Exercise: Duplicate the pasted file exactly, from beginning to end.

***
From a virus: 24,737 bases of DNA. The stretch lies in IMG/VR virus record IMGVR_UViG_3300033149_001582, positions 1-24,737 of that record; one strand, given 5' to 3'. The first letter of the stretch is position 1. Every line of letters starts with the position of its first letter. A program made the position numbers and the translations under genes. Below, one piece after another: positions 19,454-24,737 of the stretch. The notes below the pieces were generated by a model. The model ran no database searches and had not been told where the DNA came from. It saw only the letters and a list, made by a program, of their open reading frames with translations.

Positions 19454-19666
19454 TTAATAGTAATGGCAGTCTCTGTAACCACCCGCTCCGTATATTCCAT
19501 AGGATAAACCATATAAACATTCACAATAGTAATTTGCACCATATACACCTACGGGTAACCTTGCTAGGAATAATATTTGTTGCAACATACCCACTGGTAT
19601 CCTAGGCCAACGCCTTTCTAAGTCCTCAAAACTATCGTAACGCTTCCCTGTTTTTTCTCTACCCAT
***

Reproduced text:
From a virus: 24,737 bases of DNA. The stretch lies in IMG/VR virus record IMGVR_UViG_3300033149_001582, positions 1-24,737 of that record; one strand, given 5' to 3'. The first letter of the stretch is position 1. Every line of letters starts with the position of its first letter. A program made the position numbers and the translations under genes. Below, one piece after another: positions 19,454-24,737 of the stretch. The notes below the pieces were generated by a model. The model ran no database searches and had not been told where the DNA came from. It saw only the letters and a list, made by a program, of their open reading frames with translations.

Positions 19454-19666
19454 TTAATAGTAATGGCAGTCTCTGTAACCACCCGCTCCGTATATTCCAT
19501 AGGATAAACCATATAAACATTCACAATAGTAATTTGCACCATATACACCTACGGGTAACCTTGCTAGGAATAATATTTGTTGCAACATACCCACTGGTAT
19601 CCTAGGCCAACGCCTTTCTAAGTCCTCAAAACTATCGTAACGCTTCCCTGTTTTTTCTCTACCCAT